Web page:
(CNN) It's the time of year for holiday hosts and guests to start thinking about recipes and menus, housekeeping and houseguests.
And a really big question people must answer: Do you really want to stay with family this year?
"Of course you're staying with us," (insert relative here) insists. "It's no trouble at all, and we have plenty of room."
That may be true, but sometimes staying at a nearby hotel after you travel is more convenient for everyone involved.
CNN spoke with etiquette expert Lizzie Post about how hosts and guests should handle what she calls the "in-between no."
"You're not turning them down, but you don't want to be in too close."
Life can be chaotic for holiday hosts, and it's OK to let people know that you're not prepared for overnight guests. Hosts who travel a lot before the holidays are likely to have a hard time getting ready for houseguests.
"It's perfectly OK to say, 'due to schedules and the way this holiday is working out, it would be easier for us if you were able to stay in one of the local inns or hotels,' " says Post, who is co-author of the 19th edition of "Emily Post's Etiquette" and great-great-granddaughter of etiquette icon Emily Post.
On the flip side, it's also acceptable to turn down a host who's insistent you stay in their home. Just be prepared for some resistance to your decision.
"It is your choice, but do recognize that you're going to get the, 'oh, why do you want to spend the money?' You are probably going to get a relative pushing back a little bit to encourage you to stay with them."
Guests should make their own hotel reservations, but it's helpful for hosts to offer suggestions for places to stay at a range of prices.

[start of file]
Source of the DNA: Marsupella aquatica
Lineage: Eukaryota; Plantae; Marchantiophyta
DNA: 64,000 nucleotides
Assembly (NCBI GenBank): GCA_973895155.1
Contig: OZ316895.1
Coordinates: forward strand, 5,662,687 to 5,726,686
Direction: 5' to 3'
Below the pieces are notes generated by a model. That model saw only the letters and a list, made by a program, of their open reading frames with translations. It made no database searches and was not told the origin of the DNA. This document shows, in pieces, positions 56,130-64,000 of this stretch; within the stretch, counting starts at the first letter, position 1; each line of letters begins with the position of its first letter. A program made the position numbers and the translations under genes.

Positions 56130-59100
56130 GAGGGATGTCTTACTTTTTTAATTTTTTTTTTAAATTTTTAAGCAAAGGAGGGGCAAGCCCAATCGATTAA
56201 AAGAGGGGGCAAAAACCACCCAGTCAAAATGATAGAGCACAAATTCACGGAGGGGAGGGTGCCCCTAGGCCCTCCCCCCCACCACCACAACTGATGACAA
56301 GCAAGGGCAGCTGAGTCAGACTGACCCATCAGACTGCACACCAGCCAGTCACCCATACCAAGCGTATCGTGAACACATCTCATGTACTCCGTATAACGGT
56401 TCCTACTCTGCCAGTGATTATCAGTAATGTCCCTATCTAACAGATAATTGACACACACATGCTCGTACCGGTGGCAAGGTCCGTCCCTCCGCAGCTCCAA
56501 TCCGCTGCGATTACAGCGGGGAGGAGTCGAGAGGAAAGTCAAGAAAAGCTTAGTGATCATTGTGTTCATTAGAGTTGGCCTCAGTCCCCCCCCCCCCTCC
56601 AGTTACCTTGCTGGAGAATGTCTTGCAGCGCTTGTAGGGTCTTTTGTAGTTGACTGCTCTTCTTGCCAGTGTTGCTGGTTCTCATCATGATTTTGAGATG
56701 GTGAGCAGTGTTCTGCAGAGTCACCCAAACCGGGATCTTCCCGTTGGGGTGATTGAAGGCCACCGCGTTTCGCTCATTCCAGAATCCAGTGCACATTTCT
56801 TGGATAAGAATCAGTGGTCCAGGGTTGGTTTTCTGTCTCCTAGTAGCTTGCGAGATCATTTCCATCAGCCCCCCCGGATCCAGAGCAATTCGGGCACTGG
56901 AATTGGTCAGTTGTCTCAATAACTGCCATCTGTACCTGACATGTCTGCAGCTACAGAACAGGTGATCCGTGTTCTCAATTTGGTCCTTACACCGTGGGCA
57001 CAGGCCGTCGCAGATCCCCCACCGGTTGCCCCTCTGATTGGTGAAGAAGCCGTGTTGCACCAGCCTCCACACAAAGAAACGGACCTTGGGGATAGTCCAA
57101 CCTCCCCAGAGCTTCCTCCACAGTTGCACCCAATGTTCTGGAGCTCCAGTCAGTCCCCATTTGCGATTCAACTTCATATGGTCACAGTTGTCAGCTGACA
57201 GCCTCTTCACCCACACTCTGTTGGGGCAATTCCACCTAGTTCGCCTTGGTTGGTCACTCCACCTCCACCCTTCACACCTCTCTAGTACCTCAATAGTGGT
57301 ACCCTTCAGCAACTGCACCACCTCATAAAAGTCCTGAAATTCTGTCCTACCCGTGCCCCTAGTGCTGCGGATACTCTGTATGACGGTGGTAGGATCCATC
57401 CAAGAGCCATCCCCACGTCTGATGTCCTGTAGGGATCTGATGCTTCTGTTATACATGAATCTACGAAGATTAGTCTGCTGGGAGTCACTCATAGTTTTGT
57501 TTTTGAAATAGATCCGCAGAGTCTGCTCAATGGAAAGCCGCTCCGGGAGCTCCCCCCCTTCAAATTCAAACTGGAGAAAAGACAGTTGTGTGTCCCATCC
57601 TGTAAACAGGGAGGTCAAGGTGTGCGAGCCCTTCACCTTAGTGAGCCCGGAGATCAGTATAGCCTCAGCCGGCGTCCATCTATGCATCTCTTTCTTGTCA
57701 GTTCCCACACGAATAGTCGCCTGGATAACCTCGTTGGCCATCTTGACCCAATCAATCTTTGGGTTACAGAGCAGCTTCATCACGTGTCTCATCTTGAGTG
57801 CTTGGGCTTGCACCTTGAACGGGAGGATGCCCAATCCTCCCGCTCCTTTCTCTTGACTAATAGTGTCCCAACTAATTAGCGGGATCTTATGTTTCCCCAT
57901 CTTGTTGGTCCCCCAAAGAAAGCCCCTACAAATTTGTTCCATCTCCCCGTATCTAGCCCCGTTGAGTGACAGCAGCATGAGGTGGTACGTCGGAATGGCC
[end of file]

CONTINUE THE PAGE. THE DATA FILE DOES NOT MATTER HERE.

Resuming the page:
If you're sure you'd rather have your own space, be politely firm about the plans you're making.
"Make sure that you emphasize that the time you're going to be spending together is time that you're looking forward to, because this can look like you don't want to spend that much time with them," says Post.
"Start out by saying 'we are so looking forward to spending the holiday with you, coming over for dinner,' whatever it is that you guys are going to be doing together, really emphasize how thrilled you are to be doing that," Post advises.
And if you're not?
"If you're not, I've got to kind of ask you: Why are you going?
"It's OK to say no at the start before you even have to get into where you're staying and all that jazz," says Post. "You can say, 'I think we're going to stay at home this year, but thank you so much' if you really don't want to be going."
Managing tense relationships is tricky, and there's no set formula.
Perceptions of strain often vary even among those involved. A child may feel stressed about seeing a parent who is really looking forward to their time together.
"This is so situation-dependent," Post says. Bottom line: Setting boundaries is OK, but "it's all in how you do it."
If you define your parameters in a confrontational or accusatory tone, you're setting the visit up for trouble.
"I would instead say, 'I know that things can sometimes get tense, so I was just thinking it might be best if I stay at the hotel and then come over for all of the events, and I can even help you prep.' Offer to take part," Post says.
Worrying about arguing with family often creates an awful scenario in your head that really doesn't have to become a reality.
Go into a visit open to the possibility that it could go well, "and then look at all the things that you can do to help facilitate a positive interaction."